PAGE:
The History Hunters summer daycamp is happening at the Archives this week and it has me thinking about what kids do in Edmonton in the summer and what it’s like to grow up here (I’m also partially inspired by the Archives Society of Alberta theme for last year’s Archives Week; Growing Up Albertan). My idea of summer is biased towards swimming as I spent as much time in water as I could as a child, and it seems an appropriate focus given the rich history of Edmonton’s pools and with the re-opening of the Queen Elizabeth Pool in its new location.
There are a number of excellent wading pools in Edmonton today (at City Hall and on the Legislature Grounds for example). The Archives has several photographs of early wading pools.
Edmonton really shone when it came to pools however (and still does with facilities like the new Terwillegar Community Rec Centre). In 1917 a pool was created in Mill Creek Ravine by building a dam across the creek because “Ponds and small lakes in and about the City are not suitable for bathing purposes, and the river, as past experience has proven, is very dangerous.” (RG 8.10, Special Committee Reports, File 62.)
The first full swimming pool was the Queen Elizabeth Pool (aka South Side, Riverside, and Tipton Park) which opened on August 2, 1922. Borden Park Pool (East End) and Oliver Pool (West End) quickly followed; both opened in 1924. There was a need for them (as noted above) due to the lack of ‘watering holes’ in the area and the dangers of swimming in the North Saskatchewan River. Looking at the newspapers of the day, Edmontonians were obviously very proud of these pools and attendance was high. Despite this the pools ran at a deficit but the City Engineer justified this in a December 1927 memo:
These Pools have become a very important part of Edmonton’s summer recreation facilities and as a result the standard of Swimming and diving which has been developed among the younger people is remarkable, and in addition to this, the benefits of health and contentment in my opinion, far outweigh any small deficit.
Admission in 1927 was .10¢ for juniors, .05¢ on school days, and .25¢ for adults. Season passes for juniors was $5 and $9 for adults. A 1935 newspaper article reports that in 1934 the combined attendance of the three pools was 115,079 of which 102,666 were juniors. According to the municipal census, the population of Edmonton in 1934 was 79,773.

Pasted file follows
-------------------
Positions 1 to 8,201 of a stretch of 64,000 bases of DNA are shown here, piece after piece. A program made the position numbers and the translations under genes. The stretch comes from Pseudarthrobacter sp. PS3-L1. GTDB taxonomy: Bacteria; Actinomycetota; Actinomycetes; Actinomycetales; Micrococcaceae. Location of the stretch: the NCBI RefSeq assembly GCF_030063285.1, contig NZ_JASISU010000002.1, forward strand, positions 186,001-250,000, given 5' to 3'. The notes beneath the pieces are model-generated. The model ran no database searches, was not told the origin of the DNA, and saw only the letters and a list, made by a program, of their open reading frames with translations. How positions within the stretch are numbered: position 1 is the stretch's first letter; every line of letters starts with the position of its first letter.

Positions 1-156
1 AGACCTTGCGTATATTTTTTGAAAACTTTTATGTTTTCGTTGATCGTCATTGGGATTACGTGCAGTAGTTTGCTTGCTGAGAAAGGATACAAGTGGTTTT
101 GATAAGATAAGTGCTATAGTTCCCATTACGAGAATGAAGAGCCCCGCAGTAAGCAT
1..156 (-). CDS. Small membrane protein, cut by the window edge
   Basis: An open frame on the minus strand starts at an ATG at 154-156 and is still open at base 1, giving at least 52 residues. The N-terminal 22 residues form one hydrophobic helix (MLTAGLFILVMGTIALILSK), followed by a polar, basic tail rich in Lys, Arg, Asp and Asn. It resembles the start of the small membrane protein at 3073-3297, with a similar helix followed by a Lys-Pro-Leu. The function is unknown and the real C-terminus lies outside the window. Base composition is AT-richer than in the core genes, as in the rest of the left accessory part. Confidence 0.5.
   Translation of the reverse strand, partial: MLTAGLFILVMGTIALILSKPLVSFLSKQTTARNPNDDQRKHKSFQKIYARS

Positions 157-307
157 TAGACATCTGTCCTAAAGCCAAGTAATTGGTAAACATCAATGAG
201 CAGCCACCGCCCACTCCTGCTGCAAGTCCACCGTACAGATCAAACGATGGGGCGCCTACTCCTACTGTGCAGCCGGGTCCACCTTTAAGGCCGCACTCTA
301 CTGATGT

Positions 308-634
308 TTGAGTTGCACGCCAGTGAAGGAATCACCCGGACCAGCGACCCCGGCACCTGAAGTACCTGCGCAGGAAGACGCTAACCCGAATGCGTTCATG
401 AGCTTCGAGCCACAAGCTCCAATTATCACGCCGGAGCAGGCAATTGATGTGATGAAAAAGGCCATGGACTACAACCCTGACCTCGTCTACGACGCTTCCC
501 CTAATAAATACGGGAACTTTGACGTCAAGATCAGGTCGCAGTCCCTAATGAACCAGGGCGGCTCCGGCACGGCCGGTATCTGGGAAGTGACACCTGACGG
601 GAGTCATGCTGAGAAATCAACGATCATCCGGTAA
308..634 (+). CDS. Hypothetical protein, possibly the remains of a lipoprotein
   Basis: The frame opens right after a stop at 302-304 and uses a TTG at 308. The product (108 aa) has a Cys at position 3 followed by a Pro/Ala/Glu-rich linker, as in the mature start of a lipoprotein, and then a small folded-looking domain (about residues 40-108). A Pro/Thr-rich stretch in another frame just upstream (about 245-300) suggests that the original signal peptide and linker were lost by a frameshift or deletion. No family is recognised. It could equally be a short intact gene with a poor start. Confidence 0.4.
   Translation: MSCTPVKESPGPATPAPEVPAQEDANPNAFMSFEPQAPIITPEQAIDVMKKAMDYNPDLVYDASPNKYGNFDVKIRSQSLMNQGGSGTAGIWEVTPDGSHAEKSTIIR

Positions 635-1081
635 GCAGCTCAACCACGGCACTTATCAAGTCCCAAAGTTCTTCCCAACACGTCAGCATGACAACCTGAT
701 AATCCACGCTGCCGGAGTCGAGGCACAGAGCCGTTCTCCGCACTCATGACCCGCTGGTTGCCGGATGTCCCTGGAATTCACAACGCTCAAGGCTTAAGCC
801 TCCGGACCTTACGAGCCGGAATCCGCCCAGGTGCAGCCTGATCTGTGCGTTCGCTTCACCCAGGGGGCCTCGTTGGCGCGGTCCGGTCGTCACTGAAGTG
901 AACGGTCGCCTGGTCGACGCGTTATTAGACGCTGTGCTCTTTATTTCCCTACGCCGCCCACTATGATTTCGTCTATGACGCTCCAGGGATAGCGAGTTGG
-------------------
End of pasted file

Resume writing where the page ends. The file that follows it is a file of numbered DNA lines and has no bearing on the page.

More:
The innovative design of the pools was recognized in the April 1925 Municipal Improvements Magazine. They particularly admired the filtration system, the way concrete was used, and the long term thinking that went into the design as careful consideration was given to minimizing the damage from frost heaving. The Archives has the original blueprints for all three pools.
The new pools did have some controversy at first. A July 14, 1924 City Council meeting heard a delegation lead by Mrs. P. S. Poston, Ernie Walker and Rich. Cross “protesting against the order excluding colored people from the swimming pools.” The order restricting access had been put in place by the commissioners in 1923. Council ruled “That the order excluding colored people from the Swimming Pools be rescinded and the same rules apply to colored as to white people.” (I took these quotes from the City Council meeting minutes. Also, a copy of the letter the delegation sent to Council was printed in the July 12, 1924 edition of the Bulletin).
A May 26, 1936 article reported on the ongoing debate about whether men should be allowed to bare their chests while swimming or wear full suits like the one worn by the man on the diving board in the photograph beow. At the time, full suits were required.
The Borden Park roller coaster seen in the background was built in 1915 and dismantled in 1935 due to safety concerns. We have several photographs of the pool with the roller coaster in the background and it does look a bit rickety. The Archives has a 1929 contract to lease the land “in occupation by a certain Roller Coaster erected therein being approximately One Hundred Feet by Four Hundred and Seventy-five feet.” (Contract #1384, July 17, 1929).
Beginning in the mid-1980s the City planned on closing the aging Queen Elizabeth Pool due to the rising costs of maintaining it (let alone upgrading it). The importance of the pool to Edmontonians can be seen by how the community rallied again and again to save it until cracks and leaks finally forced its closure in 2004. However, with help from the Federal Government, a new Queen Elizabeth Pool is now open in a new location in Kinsmen Park.
Of course, this is just scratching the surface of summer fun in Edmonton. I didn’t even look at summer camps, church events, or the very popular Klondike Days. I had a hard time choosing photographs because there are so many great ones. If you’d like to see more, go to our online catalogue and search using keywords like summer, pool, playground, etc. Better yet, if you can, come to the Archives. We have even more photographs to look at in our reference room. And please feel free to share your summer memories through the comments section. On a side note, I have noticed that many early Edmonton photographs have a dog in them somewhere, see if you can spot them in the photographs I’ve put up today (there are two).
Unless otherwise noted, information in this post came from the City of Edmonton Archives clippings files.